SAM HANANEL Associated Press Writer
WASHINGTON A skeptical group of U.S. lawmakers said Wednesday that Congress is ready to seek economic sanctions against Japan if it does not reopen its markets to American beef, despite Japan’s pledge hours earlier to lift the ban. Legislation introduced by Sens. Kent Conrad, DN.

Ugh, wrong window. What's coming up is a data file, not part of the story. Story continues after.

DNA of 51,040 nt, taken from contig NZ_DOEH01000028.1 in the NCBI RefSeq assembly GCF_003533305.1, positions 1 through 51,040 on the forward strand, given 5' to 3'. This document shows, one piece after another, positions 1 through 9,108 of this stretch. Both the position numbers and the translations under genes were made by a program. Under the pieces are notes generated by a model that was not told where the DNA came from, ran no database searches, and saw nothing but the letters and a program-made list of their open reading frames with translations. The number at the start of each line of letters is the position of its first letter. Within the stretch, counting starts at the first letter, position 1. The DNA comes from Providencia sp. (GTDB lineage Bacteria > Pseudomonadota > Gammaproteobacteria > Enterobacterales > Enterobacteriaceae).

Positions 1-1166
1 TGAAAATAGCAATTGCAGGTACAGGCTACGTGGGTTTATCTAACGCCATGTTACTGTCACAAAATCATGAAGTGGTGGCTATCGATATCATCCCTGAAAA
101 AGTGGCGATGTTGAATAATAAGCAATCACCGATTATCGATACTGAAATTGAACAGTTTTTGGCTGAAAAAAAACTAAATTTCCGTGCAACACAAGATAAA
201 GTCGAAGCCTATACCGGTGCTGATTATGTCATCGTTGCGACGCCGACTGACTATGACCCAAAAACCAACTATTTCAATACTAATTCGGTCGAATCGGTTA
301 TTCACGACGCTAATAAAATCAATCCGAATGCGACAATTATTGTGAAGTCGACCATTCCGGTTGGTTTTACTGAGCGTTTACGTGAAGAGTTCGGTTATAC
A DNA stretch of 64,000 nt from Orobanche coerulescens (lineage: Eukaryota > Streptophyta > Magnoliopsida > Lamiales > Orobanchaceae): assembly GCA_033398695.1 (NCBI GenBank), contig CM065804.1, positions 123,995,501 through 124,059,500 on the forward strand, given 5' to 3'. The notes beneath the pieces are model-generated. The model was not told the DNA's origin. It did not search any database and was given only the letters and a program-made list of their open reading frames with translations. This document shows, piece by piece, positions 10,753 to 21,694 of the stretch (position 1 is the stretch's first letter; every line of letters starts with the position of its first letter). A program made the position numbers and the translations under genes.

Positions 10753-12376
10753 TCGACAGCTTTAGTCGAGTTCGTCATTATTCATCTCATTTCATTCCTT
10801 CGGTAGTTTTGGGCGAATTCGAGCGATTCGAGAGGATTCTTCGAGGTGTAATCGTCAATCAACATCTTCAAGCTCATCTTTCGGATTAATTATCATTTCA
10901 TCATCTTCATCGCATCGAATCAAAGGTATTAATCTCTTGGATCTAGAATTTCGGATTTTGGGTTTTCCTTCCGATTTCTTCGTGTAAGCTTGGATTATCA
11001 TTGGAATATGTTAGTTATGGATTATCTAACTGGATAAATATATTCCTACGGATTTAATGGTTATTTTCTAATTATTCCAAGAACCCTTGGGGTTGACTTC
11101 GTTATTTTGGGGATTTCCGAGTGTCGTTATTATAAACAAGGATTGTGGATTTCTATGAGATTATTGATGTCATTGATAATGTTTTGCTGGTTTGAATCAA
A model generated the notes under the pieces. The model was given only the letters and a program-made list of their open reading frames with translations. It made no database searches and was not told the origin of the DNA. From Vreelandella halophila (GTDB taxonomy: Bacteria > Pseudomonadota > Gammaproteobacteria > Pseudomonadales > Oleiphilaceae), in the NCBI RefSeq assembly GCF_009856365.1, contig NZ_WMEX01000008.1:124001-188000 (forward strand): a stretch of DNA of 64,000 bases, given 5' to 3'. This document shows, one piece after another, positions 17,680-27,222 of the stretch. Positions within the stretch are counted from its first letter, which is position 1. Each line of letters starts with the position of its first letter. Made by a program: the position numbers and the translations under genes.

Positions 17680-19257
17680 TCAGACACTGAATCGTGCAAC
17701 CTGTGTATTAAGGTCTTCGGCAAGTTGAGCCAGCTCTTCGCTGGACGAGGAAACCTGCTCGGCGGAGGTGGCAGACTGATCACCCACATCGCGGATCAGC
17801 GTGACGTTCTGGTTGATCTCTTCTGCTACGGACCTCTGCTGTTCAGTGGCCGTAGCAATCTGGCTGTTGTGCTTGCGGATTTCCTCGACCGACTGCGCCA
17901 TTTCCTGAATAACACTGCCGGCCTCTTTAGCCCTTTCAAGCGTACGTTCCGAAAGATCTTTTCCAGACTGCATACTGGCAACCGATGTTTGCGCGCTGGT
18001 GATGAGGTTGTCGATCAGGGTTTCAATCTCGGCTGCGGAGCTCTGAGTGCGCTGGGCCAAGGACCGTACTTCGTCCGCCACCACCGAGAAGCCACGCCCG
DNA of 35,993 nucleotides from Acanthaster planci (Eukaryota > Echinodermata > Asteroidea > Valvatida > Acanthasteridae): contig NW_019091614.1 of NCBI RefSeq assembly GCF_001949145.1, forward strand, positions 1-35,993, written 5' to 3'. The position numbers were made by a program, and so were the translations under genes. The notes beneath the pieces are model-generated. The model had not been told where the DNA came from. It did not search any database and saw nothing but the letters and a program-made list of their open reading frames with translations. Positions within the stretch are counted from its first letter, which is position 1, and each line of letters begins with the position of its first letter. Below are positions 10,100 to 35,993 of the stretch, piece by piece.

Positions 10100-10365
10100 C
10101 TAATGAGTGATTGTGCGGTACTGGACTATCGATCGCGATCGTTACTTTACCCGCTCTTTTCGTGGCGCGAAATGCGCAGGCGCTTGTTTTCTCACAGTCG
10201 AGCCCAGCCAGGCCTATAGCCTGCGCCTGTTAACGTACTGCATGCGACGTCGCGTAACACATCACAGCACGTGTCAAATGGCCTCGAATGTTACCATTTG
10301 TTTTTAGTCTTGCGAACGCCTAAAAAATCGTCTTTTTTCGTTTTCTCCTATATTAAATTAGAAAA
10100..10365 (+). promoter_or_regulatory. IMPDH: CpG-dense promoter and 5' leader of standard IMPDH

D. , and Pat Roberts, R-Kan., calls on the Treasury Department to impose tariffs on Japanese exports if Japan fails to reopen its domestic market to U.S. beef by Aug. 31. “The job is not done until the beef is moving and shipped to Japan,” Roberts said. “We are introducing this bill to really keep their feet to the fire.” Venting years of frustration over the dispute, Conrad said he hopes sanctions are not necessary but warned that lawmakers stand ready to make Japan pay for the negative impact the ban is having on U.S. beef producers. “We remember all too well what has happened in the past when assurances were made that they would open the market in a timely way and more than a year later we were still waiting,” Conrad said at a news conference. “The patience of the people we represent has run out.” Japan was the United States’ largest overseas market for beef before the ban was imposed in 2003, after the first American case of mad cow disease was discovered. The ban was lifted for about a month at the end of last year, but shipments stopped again after Japanese officials discovered a violation of Tokyo’s import rules. The ban has cost the U.S. beef industry more than $3 billion in sales. Under the agreement reached early Wednesday, Japan is expected to resume U.S. beef imports by late July if Japanese inspectors find no more problems at American processing plants during a round of onsite inspections over the next few weeks. Under the trade legislation offered Wednesday, the tariffs would continue until the U.S. Trade Representative can certify to Congress that Japan has reopened its market to American beef. “In my experience, the only thing that gets Japan to Sor of the bill. Sen. Conrad Burns, R-Mont., agreed. “I am fed up with these delays, and I think most cattle producers feel the same way,” he said. In addition to being introduced as a bill, the proposal will be offered this week as an amendment to the agriculture spending bill now working its way through the Senate, Burns said. The measure already has 16 co-sponsors. Jim Magagna, executive vice president of the Wyoming Stock Growers Association, said he skeptical of the details he’s seen from Japan so far. “It seems just like another step in a process that has been incredibly bureaucratic and filled with delay tactics by the Japanese,” he said. Kim Baker, with the Montana Cattlemen’s Association, said it’s unfair to allow Japanese teams to audit U.S. plants. She noted that Japan has had far more cases of mad cow disease than the United States has.change its mind is leverage,” said Sen. Max Baucus, D-Mont., a co-spon